A complete and in-dept guide to use Angular styling. Our main objective is to bring style to the web app’s facade. One platform to do so is through Angular. Now the question comes first is that why does Angular use a CSS shim? Let’s see the answer.
Let us cover tips and tricks relating to best practices involved in making smaller bundles and responsive UIs. In other words, how do we build an application and distribute it to the users and it runs very efficiently for our users, that is, we want to ship something small and fast for our users? Find out here.
To make our frontends more interactive and responsive we add new features every day in them. This also makes our apps heavier and the loading time increases. This is where the capability of the frontend developer comes into question. They need to optimize how they can help their front ends load better with all the feature rich interactions.
Angular 2.0 final has now been released and the new forms module is fully operational! As before, we have the ability to create Template Driven forms or Reactive forms (or a mixture of two). In this article I shall show you the true power of Reactive Forms by going through an implementation of a dynamic form.
Once you are done configuring your different services on your first day at work, you will quickly notice one of their more annoying aspects; notifications hitting your Gmail inbox and desktop from all the different services - Slack, Asana, Bitbucket etc. You will be receiving messages in Slack, getting tasks assigned on Asana and given feedback in Bitbucket. Loop in channels like #procrastination and #food-guftugu and one can spend all day being disturbed by these notifications.
After recently getting stuck in traffic while coming back from work, I started looking into how to best get notified for events like these. I already knew there was a twitter channel @khitraffic which posted about traffic notifications every now and then, but it was hardly ever it was related to the route I travelled on.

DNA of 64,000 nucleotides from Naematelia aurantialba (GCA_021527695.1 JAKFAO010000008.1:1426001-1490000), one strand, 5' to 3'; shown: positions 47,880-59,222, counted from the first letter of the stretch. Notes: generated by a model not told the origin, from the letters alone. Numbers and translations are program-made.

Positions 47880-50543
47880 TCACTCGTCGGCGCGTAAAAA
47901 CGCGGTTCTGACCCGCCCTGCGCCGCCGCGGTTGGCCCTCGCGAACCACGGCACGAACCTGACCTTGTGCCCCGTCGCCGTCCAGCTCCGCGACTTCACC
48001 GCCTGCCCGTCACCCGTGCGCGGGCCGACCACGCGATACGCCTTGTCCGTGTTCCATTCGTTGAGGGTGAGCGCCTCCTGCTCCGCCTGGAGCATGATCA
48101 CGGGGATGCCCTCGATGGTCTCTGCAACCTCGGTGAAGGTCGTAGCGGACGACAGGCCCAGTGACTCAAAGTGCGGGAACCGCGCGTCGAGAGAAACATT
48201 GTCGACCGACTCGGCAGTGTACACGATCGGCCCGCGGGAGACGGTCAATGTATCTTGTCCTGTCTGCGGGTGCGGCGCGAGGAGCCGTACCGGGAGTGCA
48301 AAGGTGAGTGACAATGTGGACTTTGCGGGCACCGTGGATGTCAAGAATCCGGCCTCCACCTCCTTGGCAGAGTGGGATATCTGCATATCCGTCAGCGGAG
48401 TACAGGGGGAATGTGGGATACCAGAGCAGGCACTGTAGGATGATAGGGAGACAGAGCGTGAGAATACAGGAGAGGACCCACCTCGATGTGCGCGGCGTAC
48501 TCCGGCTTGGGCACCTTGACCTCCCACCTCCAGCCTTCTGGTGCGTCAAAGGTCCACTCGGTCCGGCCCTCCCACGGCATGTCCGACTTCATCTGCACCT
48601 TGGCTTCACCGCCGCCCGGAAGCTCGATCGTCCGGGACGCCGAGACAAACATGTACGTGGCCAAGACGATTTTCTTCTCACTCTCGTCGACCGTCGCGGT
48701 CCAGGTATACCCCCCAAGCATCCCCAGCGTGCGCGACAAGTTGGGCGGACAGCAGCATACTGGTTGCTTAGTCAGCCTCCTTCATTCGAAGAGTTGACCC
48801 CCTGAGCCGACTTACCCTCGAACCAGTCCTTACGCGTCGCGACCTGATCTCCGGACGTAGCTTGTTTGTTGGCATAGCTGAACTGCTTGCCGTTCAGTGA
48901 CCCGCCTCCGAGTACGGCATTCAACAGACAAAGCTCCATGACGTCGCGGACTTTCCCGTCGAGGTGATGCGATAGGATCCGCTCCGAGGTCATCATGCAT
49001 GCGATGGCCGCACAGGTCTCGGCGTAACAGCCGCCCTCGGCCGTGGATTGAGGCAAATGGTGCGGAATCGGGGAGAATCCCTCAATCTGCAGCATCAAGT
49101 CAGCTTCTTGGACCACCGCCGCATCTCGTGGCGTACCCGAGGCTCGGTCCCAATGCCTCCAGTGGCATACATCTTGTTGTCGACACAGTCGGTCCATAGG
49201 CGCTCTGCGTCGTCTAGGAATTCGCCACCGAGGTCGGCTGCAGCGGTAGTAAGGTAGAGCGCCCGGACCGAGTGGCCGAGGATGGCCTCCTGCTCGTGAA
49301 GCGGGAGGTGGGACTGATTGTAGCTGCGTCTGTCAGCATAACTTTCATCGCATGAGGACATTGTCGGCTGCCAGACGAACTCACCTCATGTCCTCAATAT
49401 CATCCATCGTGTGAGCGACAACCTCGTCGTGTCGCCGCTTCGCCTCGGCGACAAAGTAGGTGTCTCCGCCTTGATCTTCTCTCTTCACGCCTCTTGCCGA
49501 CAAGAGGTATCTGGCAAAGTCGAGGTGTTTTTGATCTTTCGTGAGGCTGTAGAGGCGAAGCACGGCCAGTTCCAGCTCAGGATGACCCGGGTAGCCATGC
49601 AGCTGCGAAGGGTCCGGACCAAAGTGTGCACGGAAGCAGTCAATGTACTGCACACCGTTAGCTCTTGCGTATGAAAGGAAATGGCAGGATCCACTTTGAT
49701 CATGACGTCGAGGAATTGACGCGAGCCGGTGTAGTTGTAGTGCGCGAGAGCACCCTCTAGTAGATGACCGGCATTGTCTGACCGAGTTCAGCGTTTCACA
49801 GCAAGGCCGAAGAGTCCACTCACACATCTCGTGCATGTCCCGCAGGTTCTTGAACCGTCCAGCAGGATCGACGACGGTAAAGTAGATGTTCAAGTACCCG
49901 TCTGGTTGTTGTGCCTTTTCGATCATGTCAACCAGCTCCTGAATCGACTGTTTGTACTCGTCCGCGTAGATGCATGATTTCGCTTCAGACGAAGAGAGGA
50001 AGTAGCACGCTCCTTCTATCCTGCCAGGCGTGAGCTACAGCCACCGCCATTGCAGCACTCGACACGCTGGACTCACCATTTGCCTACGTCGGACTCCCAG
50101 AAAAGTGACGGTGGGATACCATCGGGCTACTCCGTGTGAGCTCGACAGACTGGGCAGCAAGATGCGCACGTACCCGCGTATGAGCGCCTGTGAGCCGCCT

I joined Asana back when it was a fairly new service, I have been unable to start using it properly. The main problem for me was desktop access, opening Asana again and again is slow, and keeping a pinned tab is annoying and difficult to find. What I really needed was a small native app, which could at least show me the tasks quickly (optimally a small widget on screen) and let me do the basic updates (completion / comment) without opening the main Asana website.
A client emailed me today about an issue they were having. The problem was that if they visited their website via Facebook, the website would redirect to a different URL. However when they visited the website directly it worked fine. This took me by surprise for a few seconds, the malware was only acting if the user can from an external link?
I was working on one of my Cocoa apps when I realized I need to store the output some NSTasks in a file. I also needed the output inside the application to do some validation. Instead of taking the output and writing it to a file manually, I piped my output to a file directly
Recently, I was working on a project where I needed to fully automate the client's Xcode build and archive process. Since my client had a number of apps, and they kept changing, they wanted a dynamic solution (this was being used for testing).
Having worked on Squarespace version 5 for almost two years, and grown accustomed and sometimes frustrated with the few limitations of the platform, I was very excited when information started trickling down that Squarespace version 6 is in the works and will offer complete control customization of templates along with the ability to develop new templates from scratch.
Functional testing is getting big, especially since our mobile applications are getting more and more complex. Manually checking the views by hand can be cumbersome and annoying. Calabash is one of the tools available which helps you automate your functional testing.